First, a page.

Power Illusion in Coalitional Bargaining: An Experimental Analysis
33 Pages Posted: 21 Dec 2016 Last revised: 25 Aug 2019
Date Written: July 29, 2019
One feature of legislative bargaining in naturally occurring settings is that the distribution of seats or voting weights often does not accurately reflect bargaining power. Game-theoretic predictions about payoffs and coalition formation are insensitive to nominal differences in vote distributions and instead only depend on pivotality. We conduct an experimental test of the classical Baron-Ferejohn model with five-player groups. Holding real power constant, we compare treatments with differences in nominal power. We find that initial effects of nominal differences become small or disappear with experience. Our results also point to the complexity of the environment as having a negative impact on the speed at which this transition takes place. Finally, and of particular importance as a methodological observation, giving subjects a pause accelerates learning.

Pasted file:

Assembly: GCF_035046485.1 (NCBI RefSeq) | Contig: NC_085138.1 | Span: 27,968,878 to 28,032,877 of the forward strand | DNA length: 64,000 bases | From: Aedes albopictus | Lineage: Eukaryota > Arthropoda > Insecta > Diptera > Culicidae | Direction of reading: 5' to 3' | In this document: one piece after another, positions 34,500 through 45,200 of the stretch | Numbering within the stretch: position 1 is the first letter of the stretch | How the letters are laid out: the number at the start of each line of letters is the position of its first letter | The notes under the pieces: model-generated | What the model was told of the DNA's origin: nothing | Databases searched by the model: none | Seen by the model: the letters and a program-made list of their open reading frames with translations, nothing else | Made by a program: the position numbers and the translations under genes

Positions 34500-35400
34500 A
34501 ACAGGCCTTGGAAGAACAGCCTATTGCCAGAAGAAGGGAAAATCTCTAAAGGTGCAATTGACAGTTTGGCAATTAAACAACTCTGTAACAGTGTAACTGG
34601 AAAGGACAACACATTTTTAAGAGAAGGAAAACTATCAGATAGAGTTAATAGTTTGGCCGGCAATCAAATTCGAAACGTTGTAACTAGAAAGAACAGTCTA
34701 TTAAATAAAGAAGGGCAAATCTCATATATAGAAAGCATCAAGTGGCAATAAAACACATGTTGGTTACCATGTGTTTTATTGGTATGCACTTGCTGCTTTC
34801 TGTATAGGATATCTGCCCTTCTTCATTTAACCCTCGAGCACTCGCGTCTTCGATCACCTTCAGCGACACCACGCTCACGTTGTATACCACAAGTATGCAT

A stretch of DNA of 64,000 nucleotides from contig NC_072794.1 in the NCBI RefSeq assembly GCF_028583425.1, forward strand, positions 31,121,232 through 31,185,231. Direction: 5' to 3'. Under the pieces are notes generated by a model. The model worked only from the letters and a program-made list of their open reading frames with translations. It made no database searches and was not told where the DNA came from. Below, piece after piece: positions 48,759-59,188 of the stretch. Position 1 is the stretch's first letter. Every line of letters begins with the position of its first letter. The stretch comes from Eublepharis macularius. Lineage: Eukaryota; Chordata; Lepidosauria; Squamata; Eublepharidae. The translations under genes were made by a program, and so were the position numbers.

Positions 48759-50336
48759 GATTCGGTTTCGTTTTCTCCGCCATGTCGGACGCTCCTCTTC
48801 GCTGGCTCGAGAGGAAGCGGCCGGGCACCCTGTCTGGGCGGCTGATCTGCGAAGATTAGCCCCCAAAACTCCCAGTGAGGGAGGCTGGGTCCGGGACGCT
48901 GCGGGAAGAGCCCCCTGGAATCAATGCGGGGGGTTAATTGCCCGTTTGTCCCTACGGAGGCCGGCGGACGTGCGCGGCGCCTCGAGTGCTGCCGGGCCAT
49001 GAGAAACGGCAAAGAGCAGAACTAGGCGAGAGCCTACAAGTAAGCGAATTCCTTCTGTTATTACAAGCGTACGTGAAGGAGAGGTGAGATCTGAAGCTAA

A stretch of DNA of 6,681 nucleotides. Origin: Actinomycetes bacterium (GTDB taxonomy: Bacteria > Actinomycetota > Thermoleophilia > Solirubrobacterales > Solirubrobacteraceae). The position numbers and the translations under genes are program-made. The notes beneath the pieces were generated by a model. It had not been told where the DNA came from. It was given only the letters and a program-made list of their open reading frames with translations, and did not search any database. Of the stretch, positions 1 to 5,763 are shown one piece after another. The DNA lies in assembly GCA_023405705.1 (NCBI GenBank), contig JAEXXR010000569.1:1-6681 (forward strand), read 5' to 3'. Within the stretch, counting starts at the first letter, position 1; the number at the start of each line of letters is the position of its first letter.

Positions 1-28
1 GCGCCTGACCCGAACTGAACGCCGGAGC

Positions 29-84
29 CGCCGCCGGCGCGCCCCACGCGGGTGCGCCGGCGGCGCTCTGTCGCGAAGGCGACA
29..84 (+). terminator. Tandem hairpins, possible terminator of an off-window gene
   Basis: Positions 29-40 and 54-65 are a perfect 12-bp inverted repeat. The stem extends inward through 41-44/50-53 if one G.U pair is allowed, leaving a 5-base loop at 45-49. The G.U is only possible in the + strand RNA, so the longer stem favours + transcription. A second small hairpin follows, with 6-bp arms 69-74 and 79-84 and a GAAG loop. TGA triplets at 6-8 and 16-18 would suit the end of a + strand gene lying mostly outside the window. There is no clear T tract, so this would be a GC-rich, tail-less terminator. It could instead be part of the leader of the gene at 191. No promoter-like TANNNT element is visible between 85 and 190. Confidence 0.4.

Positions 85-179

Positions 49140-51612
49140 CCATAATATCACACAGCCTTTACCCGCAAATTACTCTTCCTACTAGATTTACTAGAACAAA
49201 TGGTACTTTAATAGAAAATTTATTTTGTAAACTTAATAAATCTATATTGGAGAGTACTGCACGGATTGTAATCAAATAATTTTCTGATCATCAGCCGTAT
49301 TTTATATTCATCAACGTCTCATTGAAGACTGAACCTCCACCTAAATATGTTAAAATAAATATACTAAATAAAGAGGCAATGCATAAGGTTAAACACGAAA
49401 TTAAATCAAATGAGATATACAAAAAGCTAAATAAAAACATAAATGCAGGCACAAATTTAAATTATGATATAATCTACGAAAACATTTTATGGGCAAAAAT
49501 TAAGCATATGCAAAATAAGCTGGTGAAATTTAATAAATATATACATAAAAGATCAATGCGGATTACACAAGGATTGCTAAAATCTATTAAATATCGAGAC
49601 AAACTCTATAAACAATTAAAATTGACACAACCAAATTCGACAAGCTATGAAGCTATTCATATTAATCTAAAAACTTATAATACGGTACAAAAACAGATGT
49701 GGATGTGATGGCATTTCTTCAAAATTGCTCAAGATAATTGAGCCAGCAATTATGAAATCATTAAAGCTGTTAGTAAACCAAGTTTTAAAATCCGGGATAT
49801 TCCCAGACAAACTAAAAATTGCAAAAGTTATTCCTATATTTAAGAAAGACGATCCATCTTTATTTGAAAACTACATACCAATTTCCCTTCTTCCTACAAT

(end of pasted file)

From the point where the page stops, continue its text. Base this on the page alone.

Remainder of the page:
Keywords: legislative bargaining, alternating offers, experiments, weighted voting, coalition formation
JEL Classification: C78, C92, D71, D72, C7, C52
Suggested Citation: Suggested Citation